One of my favorite passages in the OT talks about the leadership team King David assembled to take over leadership of Israel from King Saul. David brought onto his team the people of Issachar who were described as, “men who had understanding of the times, to know what Israel ought to do”. Israel here was the team that David had to lead to victory. He basically brought on board consultants/advisers that were gifted at discerning what the entire organization or team ought to do. David was very good at attracting talented and skillful people to join his team. Effective leaders know that discerning the times and taking skillful action is key to winning.

As the leader of Israel—the person in charge of providing strategic direction for the country—David needed the counsel of these people. The advice and counsel of these people would be key to his success. Wise leaders set the course for their organizations, but they don’t do it alone. They have, as advisors, people who understand the times, who know what the organization ought to do.

One other historical leader who was big on discerning the time and taking the right action was Jesus. One day, he scolded his critics, saying to them:  “When you see a cloud rising in the west, immediately you say, ‘It’s going to rain,’ and it does. And when the south wind blows, you say, ‘It’s going to be hot,’ and it is. Hypocrites! You know how to interpret the appearance of the earth and the sky. How is it that you don’t know how to interpret this present time?”

Today, we have meteorologists who do a very decent job of predicting the weather. They are experts who have studied weather and can do that fairly accurately, not perfectly. Like the critics of Jesus, I think we often limit our abilities to use cues to discern what actions to take only to the realm of weather. We understand it and do it when it comes to weather. But when it comes to other crucial areas of life, we don’t. The truth is that effective leaders know how to study their environment. Like weather experts, they are able to make good forecasts so that they and their teams can prepare for the rain and storms before they hit. Leaders who ignore this suffer when the storms hit them unaware.

Jesus is expecting the people to interpret the times and make a decision that will determine the course of their lives. Leaders have to do this effectively to lead their organizations to victory.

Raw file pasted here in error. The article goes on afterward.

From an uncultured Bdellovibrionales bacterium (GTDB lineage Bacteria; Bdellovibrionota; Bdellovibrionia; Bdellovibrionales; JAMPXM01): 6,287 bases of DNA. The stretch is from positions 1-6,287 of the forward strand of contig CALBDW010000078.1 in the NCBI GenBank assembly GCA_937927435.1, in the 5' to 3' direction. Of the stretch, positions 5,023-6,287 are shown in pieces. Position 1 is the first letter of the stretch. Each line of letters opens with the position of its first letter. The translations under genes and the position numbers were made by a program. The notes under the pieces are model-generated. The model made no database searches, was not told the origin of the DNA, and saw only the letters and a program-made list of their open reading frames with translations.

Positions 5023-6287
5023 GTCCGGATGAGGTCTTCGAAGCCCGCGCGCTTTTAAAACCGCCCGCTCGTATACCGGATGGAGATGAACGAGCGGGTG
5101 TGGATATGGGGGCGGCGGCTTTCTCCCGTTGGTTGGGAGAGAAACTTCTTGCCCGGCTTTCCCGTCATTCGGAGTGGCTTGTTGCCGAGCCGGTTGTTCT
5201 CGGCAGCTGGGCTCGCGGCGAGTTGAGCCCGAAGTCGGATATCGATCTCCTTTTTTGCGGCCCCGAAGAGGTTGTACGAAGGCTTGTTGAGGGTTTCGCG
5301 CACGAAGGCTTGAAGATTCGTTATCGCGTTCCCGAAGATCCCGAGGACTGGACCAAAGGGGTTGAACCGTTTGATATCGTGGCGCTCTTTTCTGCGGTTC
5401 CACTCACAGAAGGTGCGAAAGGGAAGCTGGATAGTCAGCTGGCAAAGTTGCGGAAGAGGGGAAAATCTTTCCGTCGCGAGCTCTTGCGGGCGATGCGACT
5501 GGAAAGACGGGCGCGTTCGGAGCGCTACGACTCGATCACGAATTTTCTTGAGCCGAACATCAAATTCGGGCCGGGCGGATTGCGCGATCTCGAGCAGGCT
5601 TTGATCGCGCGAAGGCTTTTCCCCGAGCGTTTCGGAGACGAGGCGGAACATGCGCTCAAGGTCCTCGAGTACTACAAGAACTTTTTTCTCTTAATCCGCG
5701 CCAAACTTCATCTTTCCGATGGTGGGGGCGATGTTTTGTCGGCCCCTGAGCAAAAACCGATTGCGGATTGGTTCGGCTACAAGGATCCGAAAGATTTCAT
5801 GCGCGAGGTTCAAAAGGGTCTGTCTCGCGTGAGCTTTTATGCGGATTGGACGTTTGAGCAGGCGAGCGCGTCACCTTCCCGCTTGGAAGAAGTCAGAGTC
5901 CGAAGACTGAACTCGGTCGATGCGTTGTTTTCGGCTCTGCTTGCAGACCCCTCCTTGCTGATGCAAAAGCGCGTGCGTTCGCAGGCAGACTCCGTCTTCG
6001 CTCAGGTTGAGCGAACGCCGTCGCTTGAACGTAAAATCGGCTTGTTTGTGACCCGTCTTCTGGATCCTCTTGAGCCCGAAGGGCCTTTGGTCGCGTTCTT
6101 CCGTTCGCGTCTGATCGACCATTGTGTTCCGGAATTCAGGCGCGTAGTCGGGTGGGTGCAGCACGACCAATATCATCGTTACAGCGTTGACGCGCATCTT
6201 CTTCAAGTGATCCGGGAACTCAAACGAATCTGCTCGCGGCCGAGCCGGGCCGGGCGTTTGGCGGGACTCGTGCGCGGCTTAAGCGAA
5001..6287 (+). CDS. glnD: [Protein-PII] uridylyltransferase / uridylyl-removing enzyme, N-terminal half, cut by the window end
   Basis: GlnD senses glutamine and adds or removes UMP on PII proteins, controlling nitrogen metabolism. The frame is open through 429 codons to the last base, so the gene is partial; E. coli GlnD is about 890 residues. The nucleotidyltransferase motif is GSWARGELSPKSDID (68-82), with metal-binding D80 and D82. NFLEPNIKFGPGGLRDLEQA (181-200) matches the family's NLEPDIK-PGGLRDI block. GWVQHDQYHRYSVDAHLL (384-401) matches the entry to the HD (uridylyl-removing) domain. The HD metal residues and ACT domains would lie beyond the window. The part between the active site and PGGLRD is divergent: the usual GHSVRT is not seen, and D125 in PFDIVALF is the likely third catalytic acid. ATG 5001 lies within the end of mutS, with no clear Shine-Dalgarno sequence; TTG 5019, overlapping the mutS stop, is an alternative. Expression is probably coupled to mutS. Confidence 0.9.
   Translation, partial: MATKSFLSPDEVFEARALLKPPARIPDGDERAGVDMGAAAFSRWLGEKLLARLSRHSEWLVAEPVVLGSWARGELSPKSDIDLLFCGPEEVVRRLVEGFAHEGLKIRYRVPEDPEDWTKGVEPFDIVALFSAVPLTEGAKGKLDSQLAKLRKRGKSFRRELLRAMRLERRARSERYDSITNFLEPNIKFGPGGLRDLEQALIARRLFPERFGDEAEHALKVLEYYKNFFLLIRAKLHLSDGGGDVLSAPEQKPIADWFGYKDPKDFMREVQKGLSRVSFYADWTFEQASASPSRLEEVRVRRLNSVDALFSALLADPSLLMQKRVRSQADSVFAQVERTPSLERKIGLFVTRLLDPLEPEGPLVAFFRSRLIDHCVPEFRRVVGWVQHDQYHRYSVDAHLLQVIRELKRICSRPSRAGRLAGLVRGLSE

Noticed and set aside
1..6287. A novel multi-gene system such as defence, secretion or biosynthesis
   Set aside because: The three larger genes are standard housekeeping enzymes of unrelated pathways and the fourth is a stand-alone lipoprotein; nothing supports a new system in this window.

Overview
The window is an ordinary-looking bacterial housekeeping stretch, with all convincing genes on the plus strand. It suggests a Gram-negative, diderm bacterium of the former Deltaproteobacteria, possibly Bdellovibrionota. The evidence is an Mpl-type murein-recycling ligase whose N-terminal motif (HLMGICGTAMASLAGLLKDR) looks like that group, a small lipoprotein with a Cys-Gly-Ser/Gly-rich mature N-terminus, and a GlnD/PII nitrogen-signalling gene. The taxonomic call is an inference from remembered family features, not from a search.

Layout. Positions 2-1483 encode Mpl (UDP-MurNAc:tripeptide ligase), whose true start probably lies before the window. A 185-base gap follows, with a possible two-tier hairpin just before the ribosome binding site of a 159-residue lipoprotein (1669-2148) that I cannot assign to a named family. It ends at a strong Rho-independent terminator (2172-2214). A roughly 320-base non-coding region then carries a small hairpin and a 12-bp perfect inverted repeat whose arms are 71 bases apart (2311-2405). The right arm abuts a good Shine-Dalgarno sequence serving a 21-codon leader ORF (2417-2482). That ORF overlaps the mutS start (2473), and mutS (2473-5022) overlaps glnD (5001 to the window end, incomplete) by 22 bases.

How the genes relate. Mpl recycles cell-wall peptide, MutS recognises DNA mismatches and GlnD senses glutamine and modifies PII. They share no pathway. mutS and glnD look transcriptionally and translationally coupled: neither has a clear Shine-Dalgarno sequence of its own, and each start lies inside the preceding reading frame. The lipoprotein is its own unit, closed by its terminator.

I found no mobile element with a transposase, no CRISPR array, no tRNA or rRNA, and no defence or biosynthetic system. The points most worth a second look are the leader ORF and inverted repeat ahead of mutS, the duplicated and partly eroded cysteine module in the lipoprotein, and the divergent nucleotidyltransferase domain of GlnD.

A Leader is a Servant

A leader is a servant. He is a steward, not an owner. The people are the owner of everything. A leader is both a servant of Truth and a servant of the people.

As a servant of Truth:

  • A leader must see things through a truth paradigm that is based on group’s accepted core beliefs and values.
  • A leader’s ears must ring with the voice of truth.

As a servant of his followers:

  • A leader must see things through the eyes of his followers.
  • The ears of the leader ring with the voices of his followers.
  • A leader puts himself in the shoes of his followers and helps make their dreams come true.
  • As such, when he comes up with a vision, it’s not his vision alone. It is a shared vision. It is the vision of his followers because he sees things through their eyes, puts himself in their shoes, and his ears ring with their voices.
  • A leader serves as the guide for the team to accomplish a shared vision.

A Leader Finds a Way for the Team to Win

John Maxwell says, “Leaders Find a Way for the Team to Win.

Randy Pennington says, “The leader’s most important – you could say only – job is to influence others to deliver positive results. Results rule! Everything else is a discussion of the best ways to do so.”

  • A leader guides / directs the team to win.
  • The Team = leader + followers. A leader is a person who has followers. If you don’t have anyone following you, you are not a leader; you are simply going on a walk.

To lead = “to go before or with to show the way.”–Dictionary.com

A leader leads people from one place to another. His job is to go before them and show them the way so that they don’t get lost and end up somewhere else. A leader hasn’t done his job if he hasn’t taken people from where they are to where they need to go. A leader has to know the way—that’s why he is the leader.

You could say, “a leader is a person who goes before or with the team to show the way to win (accomplish a shared vision) by thinking strategically, inspiring and motivating, mobilizing, empowering, and supporting them.

A leader finds a way for the team to accomplish common aspirational goals. A leader succeeds to get things done and produce results. A leader takes the team to victory. If you aren’t taking the team to victory, you are not leading.

A leader finds a way for the team to win! Leadership is about winning! A leader guides a team to the victory of accomplishing a shared vision.  It’s about victory, about conquering. It’s about finding a way for all the stakeholders to win. If there is nothing to overcome; if there are no obstacles, no difficult journey to endure to a land where the people have never been and don’t know how to go, then you don’t need a leader.

The winning is accomplishing a shared vision for a purpose that is greater than the team. And he/she leads the team to win by doing the following for the team:

  1. Thinking strategically
  2. Inspiring and motivating
  3. Mobilizing
  4. Empowering
  5. Supporting

 

Related Resources

https://hbr.org/2010/05/the-five-questions-of-strategy